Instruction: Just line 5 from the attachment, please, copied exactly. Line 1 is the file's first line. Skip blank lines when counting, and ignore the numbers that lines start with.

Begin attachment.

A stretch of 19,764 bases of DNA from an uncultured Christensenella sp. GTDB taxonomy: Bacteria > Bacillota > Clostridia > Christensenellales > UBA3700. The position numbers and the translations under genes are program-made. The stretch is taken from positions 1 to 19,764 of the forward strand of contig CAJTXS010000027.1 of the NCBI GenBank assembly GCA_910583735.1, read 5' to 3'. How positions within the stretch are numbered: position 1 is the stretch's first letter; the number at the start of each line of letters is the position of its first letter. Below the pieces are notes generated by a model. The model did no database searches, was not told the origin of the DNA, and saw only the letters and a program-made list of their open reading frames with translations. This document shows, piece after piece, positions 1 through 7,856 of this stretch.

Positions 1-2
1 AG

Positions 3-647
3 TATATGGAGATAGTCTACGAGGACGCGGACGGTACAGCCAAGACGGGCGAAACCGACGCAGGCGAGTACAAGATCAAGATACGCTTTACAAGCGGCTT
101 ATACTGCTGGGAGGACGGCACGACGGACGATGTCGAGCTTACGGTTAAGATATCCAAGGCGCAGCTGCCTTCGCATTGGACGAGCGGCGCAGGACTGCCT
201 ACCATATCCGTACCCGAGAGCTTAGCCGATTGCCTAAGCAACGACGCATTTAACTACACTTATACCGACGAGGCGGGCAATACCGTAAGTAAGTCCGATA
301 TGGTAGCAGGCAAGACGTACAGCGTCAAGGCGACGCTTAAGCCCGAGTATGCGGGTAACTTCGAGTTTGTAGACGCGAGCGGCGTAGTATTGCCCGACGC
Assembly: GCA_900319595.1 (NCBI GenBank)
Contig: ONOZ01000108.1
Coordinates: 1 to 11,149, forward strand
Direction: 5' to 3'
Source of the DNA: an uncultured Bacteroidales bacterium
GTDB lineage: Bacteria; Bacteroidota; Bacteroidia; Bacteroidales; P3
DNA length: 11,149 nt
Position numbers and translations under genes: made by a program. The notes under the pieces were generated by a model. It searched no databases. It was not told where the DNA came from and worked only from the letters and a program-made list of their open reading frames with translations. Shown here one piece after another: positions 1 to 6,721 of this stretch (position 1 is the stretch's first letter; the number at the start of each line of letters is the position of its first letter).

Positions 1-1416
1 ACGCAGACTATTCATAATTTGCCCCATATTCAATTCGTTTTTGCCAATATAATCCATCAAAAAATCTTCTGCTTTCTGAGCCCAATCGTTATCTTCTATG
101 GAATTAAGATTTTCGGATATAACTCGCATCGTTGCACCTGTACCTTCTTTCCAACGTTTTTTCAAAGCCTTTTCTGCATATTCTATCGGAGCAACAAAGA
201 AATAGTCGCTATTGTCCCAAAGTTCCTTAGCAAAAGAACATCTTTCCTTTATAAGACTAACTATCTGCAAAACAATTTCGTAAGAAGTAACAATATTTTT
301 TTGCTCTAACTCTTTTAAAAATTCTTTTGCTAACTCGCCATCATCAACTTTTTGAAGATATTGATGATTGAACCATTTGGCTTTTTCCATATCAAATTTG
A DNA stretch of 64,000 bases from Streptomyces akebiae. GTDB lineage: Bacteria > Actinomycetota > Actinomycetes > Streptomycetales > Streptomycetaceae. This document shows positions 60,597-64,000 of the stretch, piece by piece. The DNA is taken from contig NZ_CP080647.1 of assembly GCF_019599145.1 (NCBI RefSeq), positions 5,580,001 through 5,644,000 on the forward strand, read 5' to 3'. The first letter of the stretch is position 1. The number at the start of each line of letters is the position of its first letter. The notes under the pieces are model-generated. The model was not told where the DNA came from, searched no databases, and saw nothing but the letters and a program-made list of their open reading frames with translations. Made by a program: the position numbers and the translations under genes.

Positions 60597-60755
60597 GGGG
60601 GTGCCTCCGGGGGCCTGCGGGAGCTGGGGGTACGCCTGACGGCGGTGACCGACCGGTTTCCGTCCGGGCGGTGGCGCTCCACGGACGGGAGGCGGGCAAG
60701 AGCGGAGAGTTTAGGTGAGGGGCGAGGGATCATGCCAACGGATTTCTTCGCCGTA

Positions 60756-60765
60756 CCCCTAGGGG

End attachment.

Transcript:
3 TATATGGAGATAGTCTACGAGGACGCGGACGGTACAGCCAAGACGGGCGAAACCGACGCAGGCGAGTACAAGATCAAGATACGCTTTACAAGCGGCTT